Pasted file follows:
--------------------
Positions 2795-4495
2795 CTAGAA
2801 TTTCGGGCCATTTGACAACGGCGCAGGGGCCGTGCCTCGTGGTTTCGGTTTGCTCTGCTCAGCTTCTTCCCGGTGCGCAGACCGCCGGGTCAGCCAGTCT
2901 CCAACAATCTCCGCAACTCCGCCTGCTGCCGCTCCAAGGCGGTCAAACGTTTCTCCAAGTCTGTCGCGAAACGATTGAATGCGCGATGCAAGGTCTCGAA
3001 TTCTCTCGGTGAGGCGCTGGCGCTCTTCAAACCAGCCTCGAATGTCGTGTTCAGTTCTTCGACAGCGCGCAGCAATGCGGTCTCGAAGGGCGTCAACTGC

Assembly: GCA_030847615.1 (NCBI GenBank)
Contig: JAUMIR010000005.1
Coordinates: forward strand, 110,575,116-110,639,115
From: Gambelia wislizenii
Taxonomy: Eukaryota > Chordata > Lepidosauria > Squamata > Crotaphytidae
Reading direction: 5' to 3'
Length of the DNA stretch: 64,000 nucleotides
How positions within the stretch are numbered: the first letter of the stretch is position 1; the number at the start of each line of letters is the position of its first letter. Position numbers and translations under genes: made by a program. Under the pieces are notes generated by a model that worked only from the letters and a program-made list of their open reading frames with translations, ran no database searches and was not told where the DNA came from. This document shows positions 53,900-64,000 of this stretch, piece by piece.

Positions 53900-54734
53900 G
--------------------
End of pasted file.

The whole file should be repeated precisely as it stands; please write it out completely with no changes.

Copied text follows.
Positions 2795-4495
2795 CTAGAA
2801 TTTCGGGCCATTTGACAACGGCGCAGGGGCCGTGCCTCGTGGTTTCGGTTTGCTCTGCTCAGCTTCTTCCCGGTGCGCAGACCGCCGGGTCAGCCAGTCT
2901 CCAACAATCTCCGCAACTCCGCCTGCTGCCGCTCCAAGGCGGTCAAACGTTTCTCCAAGTCTGTCGCGAAACGATTGAATGCGCGATGCAAGGTCTCGAA
3001 TTCTCTCGGTGAGGCGCTGGCGCTCTTCAAACCAGCCTCGAATGTCGTGTTCAGTTCTTCGACAGCGCGCAGCAATGCGGTCTCGAAGGGCGTCAACTGC

Assembly: GCA_030847615.1 (NCBI GenBank)
Contig: JAUMIR010000005.1
Coordinates: forward strand, 110,575,116-110,639,115
From: Gambelia wislizenii
Taxonomy: Eukaryota > Chordata > Lepidosauria > Squamata > Crotaphytidae
Reading direction: 5' to 3'
Length of the DNA stretch: 64,000 nucleotides
How positions within the stretch are numbered: the first letter of the stretch is position 1; the number at the start of each line of letters is the position of its first letter. Position numbers and translations under genes: made by a program. Under the pieces are notes generated by a model that worked only from the letters and a program-made list of their open reading frames with translations, ran no database searches and was not told where the DNA came from. This document shows positions 53,900-64,000 of this stretch, piece by piece.

Positions 53900-54734
53900 G